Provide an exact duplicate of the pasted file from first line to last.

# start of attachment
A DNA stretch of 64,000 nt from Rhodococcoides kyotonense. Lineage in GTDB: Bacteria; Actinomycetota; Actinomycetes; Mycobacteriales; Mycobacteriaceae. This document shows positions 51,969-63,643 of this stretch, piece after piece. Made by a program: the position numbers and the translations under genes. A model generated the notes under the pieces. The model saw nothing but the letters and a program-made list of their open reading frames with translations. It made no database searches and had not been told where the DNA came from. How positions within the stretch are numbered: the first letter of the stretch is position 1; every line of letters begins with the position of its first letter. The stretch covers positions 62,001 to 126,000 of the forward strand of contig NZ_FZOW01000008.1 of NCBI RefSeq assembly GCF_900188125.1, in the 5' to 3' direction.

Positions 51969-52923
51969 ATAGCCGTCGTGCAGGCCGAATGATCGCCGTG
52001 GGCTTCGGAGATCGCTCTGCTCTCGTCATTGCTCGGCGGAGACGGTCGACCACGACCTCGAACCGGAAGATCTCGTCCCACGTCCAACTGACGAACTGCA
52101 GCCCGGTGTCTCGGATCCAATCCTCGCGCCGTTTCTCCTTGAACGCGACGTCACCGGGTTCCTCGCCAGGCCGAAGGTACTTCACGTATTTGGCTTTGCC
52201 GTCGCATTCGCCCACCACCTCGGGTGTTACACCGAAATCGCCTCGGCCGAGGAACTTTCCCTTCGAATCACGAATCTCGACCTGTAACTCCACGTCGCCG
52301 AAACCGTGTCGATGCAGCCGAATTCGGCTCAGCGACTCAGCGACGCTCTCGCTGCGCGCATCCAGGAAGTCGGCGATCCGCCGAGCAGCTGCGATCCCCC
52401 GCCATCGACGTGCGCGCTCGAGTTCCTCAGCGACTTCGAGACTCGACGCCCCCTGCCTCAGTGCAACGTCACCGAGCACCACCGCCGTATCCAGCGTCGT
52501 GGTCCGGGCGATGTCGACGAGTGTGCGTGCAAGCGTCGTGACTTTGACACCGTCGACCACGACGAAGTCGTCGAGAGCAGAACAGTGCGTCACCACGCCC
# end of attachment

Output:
A DNA stretch of 64,000 nt from Rhodococcoides kyotonense. Lineage in GTDB: Bacteria; Actinomycetota; Actinomycetes; Mycobacteriales; Mycobacteriaceae. This document shows positions 51,969-63,643 of this stretch, piece after piece. Made by a program: the position numbers and the translations under genes. A model generated the notes under the pieces. The model saw nothing but the letters and a program-made list of their open reading frames with translations. It made no database searches and had not been told where the DNA came from. How positions within the stretch are numbered: the first letter of the stretch is position 1; every line of letters begins with the position of its first letter. The stretch covers positions 62,001 to 126,000 of the forward strand of contig NZ_FZOW01000008.1 of NCBI RefSeq assembly GCF_900188125.1, in the 5' to 3' direction.

Positions 51969-52923
51969 ATAGCCGTCGTGCAGGCCGAATGATCGCCGTG
52001 GGCTTCGGAGATCGCTCTGCTCTCGTCATTGCTCGGCGGAGACGGTCGACCACGACCTCGAACCGGAAGATCTCGTCCCACGTCCAACTGACGAACTGCA
52101 GCCCGGTGTCTCGGATCCAATCCTCGCGCCGTTTCTCCTTGAACGCGACGTCACCGGGTTCCTCGCCAGGCCGAAGGTACTTCACGTATTTGGCTTTGCC
52201 GTCGCATTCGCCCACCACCTCGGGTGTTACACCGAAATCGCCTCGGCCGAGGAACTTTCCCTTCGAATCACGAATCTCGACCTGTAACTCCACGTCGCCG
52301 AAACCGTGTCGATGCAGCCGAATTCGGCTCAGCGACTCAGCGACGCTCTCGCTGCGCGCATCCAGGAAGTCGGCGATCCGCCGAGCAGCTGCGATCCCCC
52401 GCCATCGACGTGCGCGCTCGAGTTCCTCAGCGACTTCGAGACTCGACGCCCCCTGCCTCAGTGCAACGTCACCGAGCACCACCGCCGTATCCAGCGTCGT
52501 GGTCCGGGCGATGTCGACGAGTGTGCGTGCAAGCGTCGTGACTTTGACACCGTCGACCACGACGAAGTCGTCGAGAGCAGAACAGTGCGTCACCACGCCC